Accelerating drug discovery with disruptive computational methods

Posted: 22 September 2021 | | No comments yet

Sheraz Gul explores how machine learning and artificial intelligence represent an exciting opportunity for the drug discovery industry, with the potential to develop highly optimised small molecules.

Computational methods

Discovering drugs has all too often been described as a risky, expensive and lengthy process. This is evidenced by the fact that (a) less than a third of new chemical entities entering Phase I clinical trials attain regulatory approval, (b) the average cost for launching a drug is in excess of $1 billion and (c) it typical takes well over 10 years of research, development and clinical trials per drug.1 The latest views from pharmaceutical industry analysts suggest that despite these challenges, a number of disruptive technologies are maturing that are expected to help accelerate drug discovery. These include the development of highly sensitive in vitro bioassay systems that more closely resemble the natural environment of protein drug targets implicated in disease processes, which if used appropriately will ensure experimental findings are more likely to translate in vivo. These systems are more predictive and can be personalised, especially if biomaterials of human origin are employed rather than the commonly utilised cellular systems originating from cancer cell lines.

A newer approach to accelerate drug discovery is the accessibility of advanced computational methods. These methods have been utilised extensively to complement in vitro techniques to progress small molecule drug discovery projects. For example, they can be used for rationalising structure‑activity relationships (SARs) of molecules by modelling and docking studies in protein structures deposited in protein data banks.

One novel aspect of computational methods include machine learning and artificial intelligence (AI) techniques which have successfully designed small molecules that act as modulators of relevant proteins involved in disease processes from scratch. These methods are being further exploited to ensure that the molecules have optimised pharmacokinetics, chemical and pharmacological properties, as well as safety and toxicity profiles.2 This ensures that small molecules are designed as lead candidates very early in the process of drug development. In one particular case, AI has successfully designed a clinic‑ready molecule that targets a specific G protein‑coupled receptor (GPCR), which belongs to the most successful protein target-class in drug discovery with around 25 percent of all approved drugs acting on these proteins. The clinical trial of the molecule is a three-part study to assess its safety, tolerability, pharmacokinetics and pharmacodynamics.3 We eagerly await the readout of the clinical study, which is expected very soon.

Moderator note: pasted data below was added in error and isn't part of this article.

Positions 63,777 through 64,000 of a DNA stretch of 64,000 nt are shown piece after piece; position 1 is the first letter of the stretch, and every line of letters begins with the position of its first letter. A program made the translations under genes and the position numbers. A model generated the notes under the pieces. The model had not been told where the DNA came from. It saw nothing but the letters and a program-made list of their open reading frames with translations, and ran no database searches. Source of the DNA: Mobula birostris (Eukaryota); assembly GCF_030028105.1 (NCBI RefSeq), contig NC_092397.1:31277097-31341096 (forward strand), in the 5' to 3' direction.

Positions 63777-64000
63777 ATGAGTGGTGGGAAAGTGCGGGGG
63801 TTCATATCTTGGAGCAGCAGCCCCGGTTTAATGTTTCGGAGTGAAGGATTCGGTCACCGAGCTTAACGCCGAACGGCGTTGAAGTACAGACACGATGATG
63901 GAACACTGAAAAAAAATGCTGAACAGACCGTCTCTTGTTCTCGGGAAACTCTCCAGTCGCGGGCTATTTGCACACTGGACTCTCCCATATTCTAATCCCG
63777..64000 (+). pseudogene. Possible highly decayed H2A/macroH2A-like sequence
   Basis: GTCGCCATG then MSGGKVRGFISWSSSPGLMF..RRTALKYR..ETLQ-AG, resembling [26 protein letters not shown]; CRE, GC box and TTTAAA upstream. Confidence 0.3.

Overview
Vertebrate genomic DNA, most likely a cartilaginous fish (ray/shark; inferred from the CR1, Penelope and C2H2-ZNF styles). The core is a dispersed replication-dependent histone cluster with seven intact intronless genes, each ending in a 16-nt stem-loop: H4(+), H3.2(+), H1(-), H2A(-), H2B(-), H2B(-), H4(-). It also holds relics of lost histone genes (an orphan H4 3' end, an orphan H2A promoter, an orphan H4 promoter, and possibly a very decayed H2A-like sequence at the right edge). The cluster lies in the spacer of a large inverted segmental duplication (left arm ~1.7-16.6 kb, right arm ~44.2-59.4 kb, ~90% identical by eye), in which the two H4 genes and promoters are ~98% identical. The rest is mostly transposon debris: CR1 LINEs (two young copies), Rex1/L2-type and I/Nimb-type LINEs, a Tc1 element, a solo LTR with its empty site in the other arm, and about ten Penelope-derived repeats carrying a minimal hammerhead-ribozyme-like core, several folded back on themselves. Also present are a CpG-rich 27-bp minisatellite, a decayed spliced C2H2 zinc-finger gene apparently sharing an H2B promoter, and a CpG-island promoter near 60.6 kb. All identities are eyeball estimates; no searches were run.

About the author

Sheraz Gul is the Head of Assay Development and Drug Repurposing at the Fraunhofer Institute, Germany. He has professional experience in the field of drug discovery, assay development and screening gained whilst employed in academia. He has co-authored more than 80 peer-reviewed papers, book chapters and patents including the Enzyme Assays: Essential Data handbook. He also has an interest in education and thus far has organised 46 drug discovery workshops since 2011 across the globe and trained 880 scientists.


  1. Estimated Research and Development Investment Needed to Bring a New Medicine to Market, 2009-2018. Wouters OJ, et al. JAMA. 2020, 323, 844-853.
  2. Gul S, Ed. Jayaprakash V, Castagnolo D, Özkay Y. Key concepts in assay development, screening and the properties of Lead and Candidate compounds, in Medicinal Chemistry of Neglected Tropical Diseases. Advances in The Design and Synthesis of Antimicrobial Agents. 2019, Chapter 1, p. 1–18, CRC Press, Taylor & Francis Group, U.S.A.
  3. 3-part Study to Assess Safety, Tolerability, Pharmacokinetics and Pharmacodynamics of EXS21546 – Full Text View – [Internet]. 2021 [cited 9 September 2021]. Available from:
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